How hazardous this business

I’m not entirely sure why, but we all worry about Pete. Probably because he’s the smallest and youngest of us at the Bar (strangely, although we’re more protective of her, we worry less about Mariel), but maybe it’s because he’s also the nicest.

JP, Garth, Tyler — they’re all scrappers (Tyler less so these days, but still…). They love to get physical. I’ve seen many nights where Garth is all but itching for a fight to start in his vicinity. It’s dangerous, sure, but that’s maybe why he’s behind the bar instead of working the door these days. Better to have his hands full of beer cases and clean glasses than working the security angle.

Jason and I — perhaps due to age, or experience — are less apt to fight. Not that we won’t or haven’t, but only if we don’t have options. Pete’s the same way. He’s not afraid — I’ve seen him step into the middle of two guys who both towered well over him and had enough alcohol in them to make logic and reason as incoherent and unintelligible as their pickup lines were. He’s just quiet, unassuming — and damn it, nice. I don’t say that in a bad way, I should add.

Garth and Pete are the first ones that people tend to turn on at Bailey’s. If surrounded by the six of us (sorry, Mariel, but I’m leaving you behind the bar for this), they’re the smallest of the two. And the other night, there was a guy who had the option of turning to face me or Pete, and he chose Pete. Words commenced, and it was here that I saw Pete’s only problem: inside a bar, late at night when the alcohol has already flowed freely, talk gets one chance, and then it’s gotta go outside.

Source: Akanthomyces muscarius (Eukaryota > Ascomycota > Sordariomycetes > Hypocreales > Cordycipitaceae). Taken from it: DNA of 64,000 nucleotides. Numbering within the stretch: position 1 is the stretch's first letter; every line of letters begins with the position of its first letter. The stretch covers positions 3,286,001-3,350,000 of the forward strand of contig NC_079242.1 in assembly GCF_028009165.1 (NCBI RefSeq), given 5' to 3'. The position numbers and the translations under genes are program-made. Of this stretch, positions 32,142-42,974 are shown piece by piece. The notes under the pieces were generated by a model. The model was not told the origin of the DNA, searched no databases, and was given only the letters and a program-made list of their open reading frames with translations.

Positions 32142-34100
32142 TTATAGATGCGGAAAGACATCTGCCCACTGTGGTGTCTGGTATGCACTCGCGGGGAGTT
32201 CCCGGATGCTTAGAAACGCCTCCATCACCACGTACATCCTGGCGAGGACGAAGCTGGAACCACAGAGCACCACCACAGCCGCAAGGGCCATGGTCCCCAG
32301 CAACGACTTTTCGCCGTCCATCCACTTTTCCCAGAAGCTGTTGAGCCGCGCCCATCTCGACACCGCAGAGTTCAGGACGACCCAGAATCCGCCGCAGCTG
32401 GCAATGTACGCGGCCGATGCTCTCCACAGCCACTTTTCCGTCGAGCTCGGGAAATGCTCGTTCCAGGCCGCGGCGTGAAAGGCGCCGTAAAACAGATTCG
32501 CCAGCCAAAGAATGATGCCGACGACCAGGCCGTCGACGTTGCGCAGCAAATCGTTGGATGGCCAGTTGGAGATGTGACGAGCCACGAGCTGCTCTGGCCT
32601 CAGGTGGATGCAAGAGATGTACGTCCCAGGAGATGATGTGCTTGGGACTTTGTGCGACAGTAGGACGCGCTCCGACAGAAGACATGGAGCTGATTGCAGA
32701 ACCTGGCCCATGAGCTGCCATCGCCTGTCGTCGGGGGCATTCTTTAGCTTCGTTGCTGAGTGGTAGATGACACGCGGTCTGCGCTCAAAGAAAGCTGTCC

And so as I hear Pete telling Joe Schmuck that if he’s gonna give him grief about leaving, then he can say it to his face — that’s the point where I start to put the drink that I’m making down and head for Pete’s position, surrounded as he is by what may be innocent bystanders or possibly friends of the Schmuck. Before my glass hits the bar, and before Jason can head out (well, over is really the direction that Jason takes) from behind the back bar, Garth zips by, a flash of blue jeans and black tshirt and cigarette still hanging from his mouth. Schmuck has an arm behind his back and — to quote Garth, at least — is being led out to the sidewalk by his mop of hair.

Jason and I laughed. It was funny. You have to trust me on this one.

It’s moments like this, though, that make me feel ultimately comfortable in my bar (not to mention the sheer volume of regulars on any given night that will stand behind us in a tense situation). No matter what happens, no matter what goes down, I think that any one of us (including Mariel, thank you) is more than capable of taking care of not only ourselves but each other. And there’s a good balance, too — not just between the readiness to jump into the fray, but among personalities, as well.

I thought about this today because my sister asked how I was enjoying my return to the world of bars, and it made me think about the past jobs I’ve had, the past crews I’ve run with, the past contexts. All things considered, I can’t imagine ever working a better bar with a better group of folks. I’ve certainly never done so in the past.

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